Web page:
The Maritime History of the Great Lakes
Daily News (Kingston, ON), March 28, 1868

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p.2 Assizes - Kinghorn vs British America Insurance Company - This was an action brought by Mr. G.M. Kinghorn, of this city, against the British America Insurance Company, for value of services rendered to the schooner Jenny Rumble and cargo in December last, lying in the ice between Timber Island and South Bay Point, for which services the sum of $1,000 was claimed by the plaintiff. The defence replied that the engine of the company had made a special bargain with Mr. Kinghorn to pay the sum of $200 for such service, which amount the company was prepared to pay.

Plaintiff's counsel stated that the defendant had requested Mr. Kinghorn to send a tug to the schooner's assistance, which at first he hesitated to do, but subsequently sent the steamboat Pierrepont, which succeeded in reaching the schooner in a dangerous position, and bringing her as far as Snake Island, when the tug became disabled, and the steamer Watertown was then sent to the rescue on the following morning, and succeeded in bringing in the schooner to port. The plaintiff called Capt. J. Allen, of CapeVincent, who stated that he was on the Pierrepont, when she went to the rescue, that she found the schooner at the place before named, and was unable to take her farther than Snake Island from injuries received by collision with ice in taking her that distance. Andrew Miller was sent by Captain Hinckley, jr., to Kingston, for the assistance of the Watertown.

Andrew Miller, mate of the Pierrepont, corroborated the evidence, and further described the most serious injuries of the steamboat to be three or four of her timbers jammed, on her starboard side, her plates were also worn by the ice. He considered the Pierrepont could not have got back to Kingston but for the aid of the Watertown. He had to caulk the seams from the inside to prevent her from leaking to a dangerous extent. He was the man who went ashore on the ice; it was very rough at the time and the undertaking was dangerous. Capt. Hinckley, Jr., Capt. of Pierrepont, testified to having gone to the rescue of the schooner and to the condition of steamtug after arriving with the Jenny Rumble at Snake Island. It was a common practice to charge $100 for 24 hours service for a steam tug in summer time, $60 was a common practice in ordinary times. Had received $200 for going to Ogdensburgh.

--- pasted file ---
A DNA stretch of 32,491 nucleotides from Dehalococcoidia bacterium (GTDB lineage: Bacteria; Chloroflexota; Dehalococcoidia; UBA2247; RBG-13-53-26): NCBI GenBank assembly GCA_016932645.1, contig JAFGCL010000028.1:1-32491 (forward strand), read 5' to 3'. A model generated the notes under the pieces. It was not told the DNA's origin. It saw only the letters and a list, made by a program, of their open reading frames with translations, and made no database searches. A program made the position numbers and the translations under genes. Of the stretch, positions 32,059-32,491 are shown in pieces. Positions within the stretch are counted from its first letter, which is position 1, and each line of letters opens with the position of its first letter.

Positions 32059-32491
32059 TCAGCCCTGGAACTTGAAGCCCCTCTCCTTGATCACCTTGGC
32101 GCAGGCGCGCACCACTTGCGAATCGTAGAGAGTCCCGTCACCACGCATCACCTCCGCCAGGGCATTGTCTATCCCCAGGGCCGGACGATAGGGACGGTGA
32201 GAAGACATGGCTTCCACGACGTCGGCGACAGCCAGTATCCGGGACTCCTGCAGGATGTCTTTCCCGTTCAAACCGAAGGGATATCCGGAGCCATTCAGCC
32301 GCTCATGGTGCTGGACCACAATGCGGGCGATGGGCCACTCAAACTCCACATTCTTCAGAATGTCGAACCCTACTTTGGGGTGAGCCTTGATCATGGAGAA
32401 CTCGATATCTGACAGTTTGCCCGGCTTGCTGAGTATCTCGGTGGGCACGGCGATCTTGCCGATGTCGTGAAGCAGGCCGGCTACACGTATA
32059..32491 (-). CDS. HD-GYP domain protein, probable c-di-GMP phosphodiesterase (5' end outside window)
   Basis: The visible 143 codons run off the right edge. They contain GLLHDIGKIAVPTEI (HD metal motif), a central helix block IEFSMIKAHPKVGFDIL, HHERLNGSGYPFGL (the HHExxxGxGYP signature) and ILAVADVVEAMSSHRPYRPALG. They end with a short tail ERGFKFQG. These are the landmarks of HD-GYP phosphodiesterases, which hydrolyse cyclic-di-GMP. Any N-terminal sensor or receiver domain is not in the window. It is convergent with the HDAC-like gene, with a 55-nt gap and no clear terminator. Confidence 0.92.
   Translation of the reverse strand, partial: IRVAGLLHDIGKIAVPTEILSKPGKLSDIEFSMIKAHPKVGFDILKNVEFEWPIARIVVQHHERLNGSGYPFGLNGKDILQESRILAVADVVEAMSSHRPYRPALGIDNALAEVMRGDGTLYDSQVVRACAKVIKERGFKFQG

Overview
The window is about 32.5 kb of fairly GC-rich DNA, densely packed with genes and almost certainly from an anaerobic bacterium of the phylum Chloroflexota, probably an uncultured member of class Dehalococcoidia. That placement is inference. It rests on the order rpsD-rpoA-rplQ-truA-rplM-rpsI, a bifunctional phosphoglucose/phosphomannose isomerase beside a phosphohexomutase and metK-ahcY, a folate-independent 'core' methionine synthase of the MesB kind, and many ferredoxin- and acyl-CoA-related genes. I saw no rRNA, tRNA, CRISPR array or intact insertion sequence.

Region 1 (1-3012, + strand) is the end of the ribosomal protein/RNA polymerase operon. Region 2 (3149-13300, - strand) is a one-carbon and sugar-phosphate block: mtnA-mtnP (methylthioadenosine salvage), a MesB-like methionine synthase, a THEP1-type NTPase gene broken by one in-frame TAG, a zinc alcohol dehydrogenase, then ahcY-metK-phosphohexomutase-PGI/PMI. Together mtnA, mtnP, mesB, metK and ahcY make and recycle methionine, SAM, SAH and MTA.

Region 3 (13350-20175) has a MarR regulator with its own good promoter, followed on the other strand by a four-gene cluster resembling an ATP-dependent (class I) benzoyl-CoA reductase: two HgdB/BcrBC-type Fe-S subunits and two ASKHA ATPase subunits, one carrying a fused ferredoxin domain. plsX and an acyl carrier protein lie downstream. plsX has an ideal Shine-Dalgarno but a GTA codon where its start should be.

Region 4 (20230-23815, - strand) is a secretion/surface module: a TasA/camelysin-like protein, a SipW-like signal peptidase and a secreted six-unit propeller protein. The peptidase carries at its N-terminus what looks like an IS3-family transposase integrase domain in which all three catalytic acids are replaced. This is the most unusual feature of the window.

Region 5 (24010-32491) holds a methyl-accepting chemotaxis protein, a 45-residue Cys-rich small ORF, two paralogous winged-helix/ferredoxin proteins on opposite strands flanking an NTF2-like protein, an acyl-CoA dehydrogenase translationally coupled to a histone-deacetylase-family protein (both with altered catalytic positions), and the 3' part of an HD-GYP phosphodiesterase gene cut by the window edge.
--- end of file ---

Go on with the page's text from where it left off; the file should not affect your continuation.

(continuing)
The Blue Water Once More - The Watertown had steam up today, may attempt to break up ice near wharf and leave for Cape Vincent on Monday.

-A handsome new schooner, named the Nemesis, was launched at Goderich on Friday, by Messrs. Waddel and Leonard.

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March 28, 1868
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Rick Neilson
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Public domain: Copyright has expired according to the applicable Canadian or American laws. No restrictions on use.
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Daily News (Kingston, ON), March 28, 1868